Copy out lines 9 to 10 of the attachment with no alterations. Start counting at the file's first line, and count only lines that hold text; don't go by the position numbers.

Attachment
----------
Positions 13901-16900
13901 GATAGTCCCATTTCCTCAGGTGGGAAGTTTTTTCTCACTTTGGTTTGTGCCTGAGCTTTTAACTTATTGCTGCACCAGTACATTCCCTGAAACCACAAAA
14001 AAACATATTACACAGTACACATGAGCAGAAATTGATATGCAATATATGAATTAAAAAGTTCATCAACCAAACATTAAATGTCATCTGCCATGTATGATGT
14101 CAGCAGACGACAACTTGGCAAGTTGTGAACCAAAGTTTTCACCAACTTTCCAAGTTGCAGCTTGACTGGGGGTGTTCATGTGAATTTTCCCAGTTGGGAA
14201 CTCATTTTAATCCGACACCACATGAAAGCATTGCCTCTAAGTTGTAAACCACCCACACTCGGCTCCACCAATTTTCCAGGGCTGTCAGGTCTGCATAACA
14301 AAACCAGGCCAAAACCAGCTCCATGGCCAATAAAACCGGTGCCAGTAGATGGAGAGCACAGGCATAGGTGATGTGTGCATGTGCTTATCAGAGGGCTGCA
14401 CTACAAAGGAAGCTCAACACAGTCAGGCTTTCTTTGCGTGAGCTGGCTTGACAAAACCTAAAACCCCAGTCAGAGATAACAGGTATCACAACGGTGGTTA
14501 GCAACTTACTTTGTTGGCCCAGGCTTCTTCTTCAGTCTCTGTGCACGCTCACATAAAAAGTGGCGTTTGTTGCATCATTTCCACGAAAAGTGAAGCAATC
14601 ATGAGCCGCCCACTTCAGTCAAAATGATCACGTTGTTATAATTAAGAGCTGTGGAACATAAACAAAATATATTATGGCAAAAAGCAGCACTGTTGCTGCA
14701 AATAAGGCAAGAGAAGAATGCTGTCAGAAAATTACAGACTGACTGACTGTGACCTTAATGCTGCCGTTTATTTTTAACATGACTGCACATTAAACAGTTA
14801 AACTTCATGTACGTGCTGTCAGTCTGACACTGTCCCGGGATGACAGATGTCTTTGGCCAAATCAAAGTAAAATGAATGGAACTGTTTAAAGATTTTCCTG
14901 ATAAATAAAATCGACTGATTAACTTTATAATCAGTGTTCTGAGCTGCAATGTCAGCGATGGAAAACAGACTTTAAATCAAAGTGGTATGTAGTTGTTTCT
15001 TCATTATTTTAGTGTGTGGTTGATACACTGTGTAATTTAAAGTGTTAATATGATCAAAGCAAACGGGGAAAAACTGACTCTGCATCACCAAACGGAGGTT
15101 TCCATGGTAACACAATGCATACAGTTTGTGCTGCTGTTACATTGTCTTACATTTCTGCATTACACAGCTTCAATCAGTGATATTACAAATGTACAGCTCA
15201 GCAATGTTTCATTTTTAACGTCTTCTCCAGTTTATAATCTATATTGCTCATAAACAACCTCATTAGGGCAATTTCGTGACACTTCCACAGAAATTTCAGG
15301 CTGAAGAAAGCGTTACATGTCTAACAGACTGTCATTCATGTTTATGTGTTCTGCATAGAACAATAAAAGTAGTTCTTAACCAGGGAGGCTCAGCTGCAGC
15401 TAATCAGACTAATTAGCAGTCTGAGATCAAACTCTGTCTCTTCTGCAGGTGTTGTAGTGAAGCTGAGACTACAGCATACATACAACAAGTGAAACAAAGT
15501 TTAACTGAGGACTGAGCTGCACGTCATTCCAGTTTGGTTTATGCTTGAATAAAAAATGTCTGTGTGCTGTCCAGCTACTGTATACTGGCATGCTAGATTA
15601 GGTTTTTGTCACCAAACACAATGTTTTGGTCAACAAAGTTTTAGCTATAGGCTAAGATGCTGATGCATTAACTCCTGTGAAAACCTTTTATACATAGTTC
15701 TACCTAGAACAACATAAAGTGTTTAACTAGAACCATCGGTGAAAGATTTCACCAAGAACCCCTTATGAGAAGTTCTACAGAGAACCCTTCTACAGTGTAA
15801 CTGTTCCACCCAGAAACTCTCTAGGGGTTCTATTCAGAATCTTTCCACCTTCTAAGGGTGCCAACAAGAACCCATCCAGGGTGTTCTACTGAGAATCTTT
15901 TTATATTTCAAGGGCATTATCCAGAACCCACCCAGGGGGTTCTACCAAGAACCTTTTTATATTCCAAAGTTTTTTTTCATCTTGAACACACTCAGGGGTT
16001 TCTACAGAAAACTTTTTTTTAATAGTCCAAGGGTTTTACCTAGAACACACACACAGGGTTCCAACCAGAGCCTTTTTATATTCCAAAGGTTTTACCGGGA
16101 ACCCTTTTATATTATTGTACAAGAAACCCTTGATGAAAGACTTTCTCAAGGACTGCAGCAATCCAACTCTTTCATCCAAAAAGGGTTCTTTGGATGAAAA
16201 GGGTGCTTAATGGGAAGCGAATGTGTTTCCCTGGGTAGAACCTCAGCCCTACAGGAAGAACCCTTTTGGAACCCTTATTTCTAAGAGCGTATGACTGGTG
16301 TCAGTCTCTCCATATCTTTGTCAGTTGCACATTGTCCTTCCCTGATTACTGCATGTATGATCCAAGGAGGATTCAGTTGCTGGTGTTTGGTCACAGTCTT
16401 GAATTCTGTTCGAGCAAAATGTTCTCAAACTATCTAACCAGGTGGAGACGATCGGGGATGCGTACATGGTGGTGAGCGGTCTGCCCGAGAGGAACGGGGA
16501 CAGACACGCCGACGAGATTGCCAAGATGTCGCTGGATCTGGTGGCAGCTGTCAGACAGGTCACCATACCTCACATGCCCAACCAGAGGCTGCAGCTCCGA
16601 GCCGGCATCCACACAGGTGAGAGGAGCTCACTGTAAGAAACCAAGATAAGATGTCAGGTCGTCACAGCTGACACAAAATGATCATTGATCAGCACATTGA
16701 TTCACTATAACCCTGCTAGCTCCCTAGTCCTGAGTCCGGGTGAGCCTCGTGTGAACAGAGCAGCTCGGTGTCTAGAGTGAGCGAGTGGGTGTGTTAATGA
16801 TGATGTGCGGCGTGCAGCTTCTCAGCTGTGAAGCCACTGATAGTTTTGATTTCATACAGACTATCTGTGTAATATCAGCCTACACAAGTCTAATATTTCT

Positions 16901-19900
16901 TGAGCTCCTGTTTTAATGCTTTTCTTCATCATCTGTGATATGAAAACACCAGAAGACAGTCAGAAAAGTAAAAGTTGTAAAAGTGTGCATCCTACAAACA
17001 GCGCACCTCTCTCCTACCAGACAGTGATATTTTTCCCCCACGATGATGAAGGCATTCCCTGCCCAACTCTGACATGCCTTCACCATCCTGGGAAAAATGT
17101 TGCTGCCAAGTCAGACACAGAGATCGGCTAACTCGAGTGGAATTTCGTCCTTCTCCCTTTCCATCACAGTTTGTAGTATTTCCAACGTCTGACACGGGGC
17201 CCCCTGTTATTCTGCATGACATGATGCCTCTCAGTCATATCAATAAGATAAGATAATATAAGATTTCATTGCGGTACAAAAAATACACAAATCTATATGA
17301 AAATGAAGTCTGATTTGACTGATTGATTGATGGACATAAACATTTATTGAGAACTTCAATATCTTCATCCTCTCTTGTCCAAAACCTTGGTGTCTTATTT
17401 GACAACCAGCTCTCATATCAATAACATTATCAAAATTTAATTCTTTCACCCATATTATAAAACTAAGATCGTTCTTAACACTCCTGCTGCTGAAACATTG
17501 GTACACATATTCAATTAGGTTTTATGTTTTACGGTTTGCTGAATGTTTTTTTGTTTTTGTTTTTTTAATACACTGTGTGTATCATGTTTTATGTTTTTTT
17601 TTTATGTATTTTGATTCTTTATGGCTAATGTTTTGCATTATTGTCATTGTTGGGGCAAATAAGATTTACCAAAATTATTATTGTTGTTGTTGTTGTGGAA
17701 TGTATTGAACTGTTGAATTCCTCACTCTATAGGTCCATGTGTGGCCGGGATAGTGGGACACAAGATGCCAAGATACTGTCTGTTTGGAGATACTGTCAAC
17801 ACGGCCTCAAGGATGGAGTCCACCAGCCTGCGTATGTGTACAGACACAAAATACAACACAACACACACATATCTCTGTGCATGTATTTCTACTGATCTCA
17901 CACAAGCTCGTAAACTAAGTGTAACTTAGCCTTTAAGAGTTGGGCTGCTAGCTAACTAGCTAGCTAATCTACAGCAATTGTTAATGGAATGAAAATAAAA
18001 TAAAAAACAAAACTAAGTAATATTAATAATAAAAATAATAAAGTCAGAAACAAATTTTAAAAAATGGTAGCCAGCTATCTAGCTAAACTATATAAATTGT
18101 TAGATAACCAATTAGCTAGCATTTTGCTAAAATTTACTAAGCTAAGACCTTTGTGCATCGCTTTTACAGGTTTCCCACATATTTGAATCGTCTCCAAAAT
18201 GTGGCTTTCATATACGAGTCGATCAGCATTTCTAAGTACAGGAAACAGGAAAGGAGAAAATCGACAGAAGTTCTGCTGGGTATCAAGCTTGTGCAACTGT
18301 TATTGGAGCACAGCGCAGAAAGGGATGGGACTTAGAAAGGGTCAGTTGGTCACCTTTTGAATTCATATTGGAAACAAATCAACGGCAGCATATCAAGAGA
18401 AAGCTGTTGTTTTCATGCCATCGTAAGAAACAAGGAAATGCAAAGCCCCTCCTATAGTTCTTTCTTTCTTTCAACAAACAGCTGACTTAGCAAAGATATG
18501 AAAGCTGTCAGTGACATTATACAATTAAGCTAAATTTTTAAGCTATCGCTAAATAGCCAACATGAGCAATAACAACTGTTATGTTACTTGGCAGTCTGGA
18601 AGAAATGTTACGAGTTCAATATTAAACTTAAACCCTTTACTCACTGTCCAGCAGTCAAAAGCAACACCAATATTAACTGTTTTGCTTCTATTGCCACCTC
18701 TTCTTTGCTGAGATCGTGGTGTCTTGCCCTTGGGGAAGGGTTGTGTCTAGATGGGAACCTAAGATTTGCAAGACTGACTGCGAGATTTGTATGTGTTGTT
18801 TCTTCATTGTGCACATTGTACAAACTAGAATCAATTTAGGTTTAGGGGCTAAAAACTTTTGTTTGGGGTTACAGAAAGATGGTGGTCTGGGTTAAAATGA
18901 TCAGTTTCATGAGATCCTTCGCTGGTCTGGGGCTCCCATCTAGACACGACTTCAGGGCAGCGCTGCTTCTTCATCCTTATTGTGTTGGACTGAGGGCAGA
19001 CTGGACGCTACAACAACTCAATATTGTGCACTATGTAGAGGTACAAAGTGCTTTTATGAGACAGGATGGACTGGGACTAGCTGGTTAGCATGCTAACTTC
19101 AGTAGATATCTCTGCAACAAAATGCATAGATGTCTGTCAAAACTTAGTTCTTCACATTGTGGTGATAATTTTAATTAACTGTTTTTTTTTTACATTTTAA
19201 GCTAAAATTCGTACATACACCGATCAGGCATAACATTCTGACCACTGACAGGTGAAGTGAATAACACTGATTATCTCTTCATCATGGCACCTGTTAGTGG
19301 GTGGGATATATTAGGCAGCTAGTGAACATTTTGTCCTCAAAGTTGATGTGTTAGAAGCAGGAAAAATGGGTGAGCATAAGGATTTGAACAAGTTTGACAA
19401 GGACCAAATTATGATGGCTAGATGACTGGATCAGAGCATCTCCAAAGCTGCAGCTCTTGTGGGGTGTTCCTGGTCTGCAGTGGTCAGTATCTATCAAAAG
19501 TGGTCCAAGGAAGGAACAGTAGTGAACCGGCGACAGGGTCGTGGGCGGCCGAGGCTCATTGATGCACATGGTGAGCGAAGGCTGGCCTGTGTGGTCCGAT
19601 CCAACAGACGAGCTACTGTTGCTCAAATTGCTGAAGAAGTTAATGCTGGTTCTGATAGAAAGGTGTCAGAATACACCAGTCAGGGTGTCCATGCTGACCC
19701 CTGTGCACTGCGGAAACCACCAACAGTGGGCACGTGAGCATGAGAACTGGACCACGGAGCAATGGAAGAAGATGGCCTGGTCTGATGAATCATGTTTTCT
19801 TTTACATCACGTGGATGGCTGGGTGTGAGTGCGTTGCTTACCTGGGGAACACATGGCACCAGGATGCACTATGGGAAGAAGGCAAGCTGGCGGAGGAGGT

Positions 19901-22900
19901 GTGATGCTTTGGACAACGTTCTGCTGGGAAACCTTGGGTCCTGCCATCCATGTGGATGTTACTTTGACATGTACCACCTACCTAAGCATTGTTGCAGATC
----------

14601 ATGAGCCGCCCACTTCAGTCAAAATGATCACGTTGTTATAATTAAGAGCTGTGGAACATAAACAAAATATATTATGGCAAAAAGCAGCACTGTTGCTGCA
14701 AATAAGGCAAGAGAAGAATGCTGTCAGAAAATTACAGACTGACTGACTGTGACCTTAATGCTGCCGTTTATTTTTAACATGACTGCACATTAAACAGTTA